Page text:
We are all familiar with the JobBridge scheme run by the Irish State:
- Young people are 'incentivised' into 'apprenticeships' where they are paid social benefits plus EUR50/week by the State to work on 'enhancing their skills'.
- In many cases (majority?) there are no real skills training components to the scheme and instead people are used as cheap labour.
- In theory, upon completion of the scheme they are prioritised into hiring, since (in theory again) they have acquired new skills (of importance to their employer) and have established a proven track record of work.
So there can be two reasons why a JobBridge participation may result in not employing the intern:
- Intern proves herself/himself to be unsuited for the job (bad skills or bad aptitude etc); or
- JobBridge internship was set up not to lead to employment (in other words, from the start it was used as a vehicle for obtaining cheap temporary help).
Now, take this fact:
"The Department of Social Protection has confirmed that 261 interns have worked at departments since the back-to-work scheme began, of whom 233 finished their internships. None were offered permanent jobs because there is a moratorium on recruitment in the public sector, which only allows staff to be hired in exceptional circumstances."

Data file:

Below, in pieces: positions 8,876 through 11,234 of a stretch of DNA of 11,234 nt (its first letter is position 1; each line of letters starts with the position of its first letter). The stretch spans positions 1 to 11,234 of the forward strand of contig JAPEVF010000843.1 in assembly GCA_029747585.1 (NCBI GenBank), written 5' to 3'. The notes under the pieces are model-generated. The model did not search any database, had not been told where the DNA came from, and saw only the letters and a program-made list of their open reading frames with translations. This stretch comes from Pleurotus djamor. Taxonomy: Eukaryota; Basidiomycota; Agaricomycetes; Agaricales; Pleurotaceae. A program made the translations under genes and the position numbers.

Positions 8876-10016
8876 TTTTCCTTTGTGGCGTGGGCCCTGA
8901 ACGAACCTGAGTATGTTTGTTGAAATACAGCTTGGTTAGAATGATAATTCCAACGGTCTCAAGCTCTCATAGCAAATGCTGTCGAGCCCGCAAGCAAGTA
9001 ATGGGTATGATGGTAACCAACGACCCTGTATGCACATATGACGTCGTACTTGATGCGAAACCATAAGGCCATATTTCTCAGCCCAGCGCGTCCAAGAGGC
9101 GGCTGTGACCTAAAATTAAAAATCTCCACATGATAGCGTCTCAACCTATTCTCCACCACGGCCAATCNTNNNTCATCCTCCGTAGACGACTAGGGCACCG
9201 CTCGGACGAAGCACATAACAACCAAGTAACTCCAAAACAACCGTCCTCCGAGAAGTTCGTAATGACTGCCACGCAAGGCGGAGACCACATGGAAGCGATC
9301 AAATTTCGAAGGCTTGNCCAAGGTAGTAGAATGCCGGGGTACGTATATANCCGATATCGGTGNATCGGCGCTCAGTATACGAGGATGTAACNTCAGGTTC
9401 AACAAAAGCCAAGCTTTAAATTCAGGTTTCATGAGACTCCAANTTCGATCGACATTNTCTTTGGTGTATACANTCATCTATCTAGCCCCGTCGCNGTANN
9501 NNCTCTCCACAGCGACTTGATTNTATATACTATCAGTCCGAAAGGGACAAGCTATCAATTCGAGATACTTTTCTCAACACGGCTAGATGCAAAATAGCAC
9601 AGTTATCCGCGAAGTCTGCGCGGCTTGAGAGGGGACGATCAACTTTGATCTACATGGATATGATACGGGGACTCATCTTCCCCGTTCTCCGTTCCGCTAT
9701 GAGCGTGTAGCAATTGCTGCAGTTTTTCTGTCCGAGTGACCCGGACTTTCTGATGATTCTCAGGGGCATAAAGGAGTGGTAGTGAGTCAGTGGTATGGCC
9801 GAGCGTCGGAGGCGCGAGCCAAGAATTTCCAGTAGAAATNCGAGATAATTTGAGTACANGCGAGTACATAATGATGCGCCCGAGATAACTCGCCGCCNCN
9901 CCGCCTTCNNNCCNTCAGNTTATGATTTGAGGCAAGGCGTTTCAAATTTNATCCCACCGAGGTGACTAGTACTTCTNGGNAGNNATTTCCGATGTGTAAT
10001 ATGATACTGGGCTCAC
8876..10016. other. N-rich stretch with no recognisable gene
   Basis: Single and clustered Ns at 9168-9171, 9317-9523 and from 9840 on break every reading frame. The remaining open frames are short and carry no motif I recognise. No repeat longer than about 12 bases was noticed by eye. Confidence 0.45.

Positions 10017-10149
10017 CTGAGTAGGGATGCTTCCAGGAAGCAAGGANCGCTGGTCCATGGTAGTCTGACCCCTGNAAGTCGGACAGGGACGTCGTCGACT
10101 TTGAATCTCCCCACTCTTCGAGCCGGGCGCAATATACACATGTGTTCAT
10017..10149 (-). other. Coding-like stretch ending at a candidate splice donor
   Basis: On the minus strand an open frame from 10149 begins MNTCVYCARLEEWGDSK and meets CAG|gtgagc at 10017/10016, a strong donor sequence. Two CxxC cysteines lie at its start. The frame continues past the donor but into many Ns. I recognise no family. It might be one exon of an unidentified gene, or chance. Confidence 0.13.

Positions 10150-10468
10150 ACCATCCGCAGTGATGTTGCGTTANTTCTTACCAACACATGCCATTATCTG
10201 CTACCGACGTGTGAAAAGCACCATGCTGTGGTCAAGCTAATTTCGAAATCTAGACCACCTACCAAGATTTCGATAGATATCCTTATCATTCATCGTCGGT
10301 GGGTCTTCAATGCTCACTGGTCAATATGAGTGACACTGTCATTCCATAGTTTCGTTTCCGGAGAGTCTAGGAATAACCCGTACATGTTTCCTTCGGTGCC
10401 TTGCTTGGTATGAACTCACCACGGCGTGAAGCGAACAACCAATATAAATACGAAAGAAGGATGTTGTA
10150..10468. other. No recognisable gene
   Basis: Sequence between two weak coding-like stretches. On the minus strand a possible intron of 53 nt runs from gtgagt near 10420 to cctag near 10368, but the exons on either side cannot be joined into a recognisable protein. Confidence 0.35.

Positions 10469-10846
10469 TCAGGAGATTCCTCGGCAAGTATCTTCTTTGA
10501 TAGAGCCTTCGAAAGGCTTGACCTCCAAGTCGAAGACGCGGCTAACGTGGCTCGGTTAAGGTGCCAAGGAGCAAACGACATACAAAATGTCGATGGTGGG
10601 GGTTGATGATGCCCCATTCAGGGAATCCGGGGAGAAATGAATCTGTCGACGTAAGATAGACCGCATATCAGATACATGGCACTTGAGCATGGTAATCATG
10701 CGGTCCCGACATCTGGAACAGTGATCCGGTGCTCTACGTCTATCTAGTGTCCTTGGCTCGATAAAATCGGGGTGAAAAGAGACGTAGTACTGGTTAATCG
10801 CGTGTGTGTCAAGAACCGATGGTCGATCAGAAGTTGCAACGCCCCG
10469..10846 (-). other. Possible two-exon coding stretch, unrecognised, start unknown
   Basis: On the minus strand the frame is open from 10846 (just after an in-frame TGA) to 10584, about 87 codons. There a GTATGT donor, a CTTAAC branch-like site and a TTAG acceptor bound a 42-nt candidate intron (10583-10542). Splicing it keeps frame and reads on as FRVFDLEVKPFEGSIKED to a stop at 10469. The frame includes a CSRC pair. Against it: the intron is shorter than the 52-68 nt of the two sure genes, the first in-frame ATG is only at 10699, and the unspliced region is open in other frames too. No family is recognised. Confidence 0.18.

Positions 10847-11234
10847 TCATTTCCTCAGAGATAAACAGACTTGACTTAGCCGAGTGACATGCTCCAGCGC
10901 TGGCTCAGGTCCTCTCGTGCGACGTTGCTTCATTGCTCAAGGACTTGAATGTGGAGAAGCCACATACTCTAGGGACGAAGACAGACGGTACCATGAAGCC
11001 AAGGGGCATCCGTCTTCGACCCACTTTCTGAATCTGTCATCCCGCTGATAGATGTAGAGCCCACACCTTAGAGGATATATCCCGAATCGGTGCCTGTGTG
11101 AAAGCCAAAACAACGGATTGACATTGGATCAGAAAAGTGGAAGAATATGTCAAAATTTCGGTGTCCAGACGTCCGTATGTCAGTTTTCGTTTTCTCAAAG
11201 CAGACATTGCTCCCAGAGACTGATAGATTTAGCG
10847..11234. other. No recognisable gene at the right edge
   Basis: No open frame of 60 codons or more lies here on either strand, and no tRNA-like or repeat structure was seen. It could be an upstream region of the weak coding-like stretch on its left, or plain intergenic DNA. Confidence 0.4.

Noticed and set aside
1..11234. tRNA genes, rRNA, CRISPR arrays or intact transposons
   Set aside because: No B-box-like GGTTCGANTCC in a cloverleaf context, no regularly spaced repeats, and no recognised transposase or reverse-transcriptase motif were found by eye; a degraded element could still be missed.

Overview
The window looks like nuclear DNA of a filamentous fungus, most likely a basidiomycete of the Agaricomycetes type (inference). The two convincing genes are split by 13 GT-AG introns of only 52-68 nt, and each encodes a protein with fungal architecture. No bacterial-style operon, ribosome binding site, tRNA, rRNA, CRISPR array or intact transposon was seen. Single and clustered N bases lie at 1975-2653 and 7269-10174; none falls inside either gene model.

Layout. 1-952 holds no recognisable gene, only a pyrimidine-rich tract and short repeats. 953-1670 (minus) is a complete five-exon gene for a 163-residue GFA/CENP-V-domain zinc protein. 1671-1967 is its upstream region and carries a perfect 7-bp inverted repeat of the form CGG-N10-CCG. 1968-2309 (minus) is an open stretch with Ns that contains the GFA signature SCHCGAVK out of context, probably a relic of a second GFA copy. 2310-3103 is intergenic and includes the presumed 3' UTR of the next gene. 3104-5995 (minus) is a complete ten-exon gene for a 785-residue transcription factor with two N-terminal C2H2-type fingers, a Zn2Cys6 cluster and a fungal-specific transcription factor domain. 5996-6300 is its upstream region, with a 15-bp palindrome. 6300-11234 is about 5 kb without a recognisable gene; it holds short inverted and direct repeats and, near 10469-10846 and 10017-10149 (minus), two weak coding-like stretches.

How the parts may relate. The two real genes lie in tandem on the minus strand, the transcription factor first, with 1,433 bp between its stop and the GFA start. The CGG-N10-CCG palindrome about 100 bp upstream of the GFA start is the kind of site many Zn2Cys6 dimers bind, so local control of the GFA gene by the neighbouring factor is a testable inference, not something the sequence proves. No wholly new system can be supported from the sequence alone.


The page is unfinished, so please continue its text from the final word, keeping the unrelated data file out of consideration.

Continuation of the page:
So, let's ask:
- Was the reason that all 233 interns were not good enough for the job (remember, the article cites some instances where hiring was done, for the positions interns held, but not of interns themselves)? How can this be true if we have 'the best educated workforce in the world'? And if JobBridge is a 'competitive hiring scheme' where there is pre-screening of the candidates for suitability going on? or
- May be JobBridge was set up - in the case of these 233 internships - to extract cheap labour? Surely the Government would not do such a dubious (ethically) thing as deceive young unemployed into a promise of a reasonable chance of gaining a job at the end, while knowing that "there is a moratorium on recruitment in the public sector, which only allows staff to be hired in exceptional circumstances"? Surely not!
So which one is true, then (because there is no other, 'third' truth possible)? Our education system produces bad crops of candidates unsuited for employment in our excellence-focused public sector? Or our State Training Programmes are run with ex ante expectation of not hiring people completing them?